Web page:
Bitcoin can change all that and make it possible for anyone with a cellphone or an Internet kiosk or share computer to acquire the means to transact internationally with very small fees. It changes everything




Like me, you’ve probably read about the couple who invested when Bitcoin was a nickel and cashed out when it skyrocketed,  and now they’re millionaires, and you’ve heard sound bites about Google Ventures investing in “Ripple” — whatever Ripple is.

The black-market slash Silk Road chatter is dying down and this thing looks like it might become legit, and might take off.  The Wall Street Journal headline reads Bitcoin Startups Begin to Attract Real Cash. And, Forbes, Kashmir Hill writes about living on Bitcoin for a week or Bitcoin 2.0: Can Ripple Make Digital Currency Mainstream?

Think if you will an updated more efficient Paypal account whereby you can now buy select goods from Etsy members or buy a Pizza from a local Bitcoin merchant, or whereby “BitPay is [now] integrated with Fulfillment by Amazon (FBA), so you can accept BTC payments on your website, and automatically have Amazon ship the merchandise.”

You’re ready to try it. You’re intrigued but none of it makes sense because you’re not going to buy a $2000 dollar ASIC Bitcoin Miner to get a Bitcoin to experiment with. You want to date Bitcoin not marry it. After all this is a blind date. And we’ve heard about those.


There are  less expensive ways to understand crypto currency before you commit to it than mining. Then if you get hooked on Bitcoin, and are one of the very few who immerse themselves into the culture, then Bitcoin mining is an exciting, James Bondish way to increase your wealth.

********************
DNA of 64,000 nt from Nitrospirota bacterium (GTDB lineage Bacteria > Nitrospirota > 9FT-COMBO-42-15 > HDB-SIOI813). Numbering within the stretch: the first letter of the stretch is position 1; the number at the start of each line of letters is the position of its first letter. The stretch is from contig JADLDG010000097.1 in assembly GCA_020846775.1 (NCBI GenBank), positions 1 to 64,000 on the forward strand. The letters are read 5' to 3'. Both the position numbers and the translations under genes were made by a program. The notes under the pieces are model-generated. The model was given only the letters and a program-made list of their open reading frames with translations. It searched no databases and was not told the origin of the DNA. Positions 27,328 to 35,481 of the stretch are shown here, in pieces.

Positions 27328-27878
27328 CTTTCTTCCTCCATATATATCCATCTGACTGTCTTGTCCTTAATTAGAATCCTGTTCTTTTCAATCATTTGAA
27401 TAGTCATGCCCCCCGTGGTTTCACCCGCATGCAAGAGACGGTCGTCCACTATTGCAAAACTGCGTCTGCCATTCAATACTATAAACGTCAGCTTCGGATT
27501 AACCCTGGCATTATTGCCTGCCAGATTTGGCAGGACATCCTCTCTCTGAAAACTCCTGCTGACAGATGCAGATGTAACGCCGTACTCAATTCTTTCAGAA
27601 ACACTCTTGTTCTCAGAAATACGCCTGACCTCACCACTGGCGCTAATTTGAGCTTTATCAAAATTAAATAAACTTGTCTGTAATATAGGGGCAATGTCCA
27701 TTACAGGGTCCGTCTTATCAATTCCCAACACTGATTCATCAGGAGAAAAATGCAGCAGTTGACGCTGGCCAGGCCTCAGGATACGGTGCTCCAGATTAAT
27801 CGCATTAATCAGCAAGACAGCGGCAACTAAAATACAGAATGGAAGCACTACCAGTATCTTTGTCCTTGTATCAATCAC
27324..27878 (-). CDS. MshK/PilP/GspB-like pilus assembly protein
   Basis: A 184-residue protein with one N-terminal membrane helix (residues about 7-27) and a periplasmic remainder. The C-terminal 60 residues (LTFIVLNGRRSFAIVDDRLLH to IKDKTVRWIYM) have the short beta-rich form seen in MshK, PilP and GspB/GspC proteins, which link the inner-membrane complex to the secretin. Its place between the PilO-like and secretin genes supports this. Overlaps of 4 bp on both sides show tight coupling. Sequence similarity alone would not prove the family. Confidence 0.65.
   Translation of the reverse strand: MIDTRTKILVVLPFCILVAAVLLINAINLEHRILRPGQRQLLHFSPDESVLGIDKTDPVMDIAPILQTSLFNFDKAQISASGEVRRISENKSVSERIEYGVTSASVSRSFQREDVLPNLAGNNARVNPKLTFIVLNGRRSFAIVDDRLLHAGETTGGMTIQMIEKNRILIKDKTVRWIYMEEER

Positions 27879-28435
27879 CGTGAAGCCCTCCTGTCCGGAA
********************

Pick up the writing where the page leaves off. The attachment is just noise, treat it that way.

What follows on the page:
The easiest way I’ve found is to open an account at Ripple open wallet and fund the account at Ripple Union Gift Card Exchange. Open wallet for Ripple is free, it’s activates immediately. Ripple Union Gift Card Exchange is an inexpensive way to fund  your first wallet.

The gift card should be at least the amount of the gift card plus the $2.00 fee. My first gift card was for $5.00 ($2.00 fee included), you can purchase, which will give your account more than enough Ripple XRP to grant a trust, so you can begin trading. RippleXRP can be exchanged for Bitcoin once you have accumulated enough Ripple XRP, US dollar, Euro, or currency of your choice. You are now in a position to see how Bitcoin and Ripple work in your world.

“The concept, community, and [Ripple] technology are from 2004. The new implementation and creation of a start-up company all happened earlier this year.” 

Ripple is still in beta. It’s been described as one of the least risky Bitcoin APIs, but Ponuleus on reddit said it best, “NEVER keep excessive amounts of funds in any of such payment processor systems.” That said, OpenCoin  is the firm behind the Bitcoin exchange Ripple, and Google is putting their money behind Ripple.

If you need more reassurance, you might like to read about OpenCoin the firm behind Ripple at Google Ventures invests in OpenCoin, the firm behind Bitcoin exchange Ripple or  Now Backed By Andreessen & More, OpenCoin Looks To Build A Better Bitcoin — And A Universal Payment Ecosystem, OpenCoin | 2020Here’s another helpful link on how Ripple works.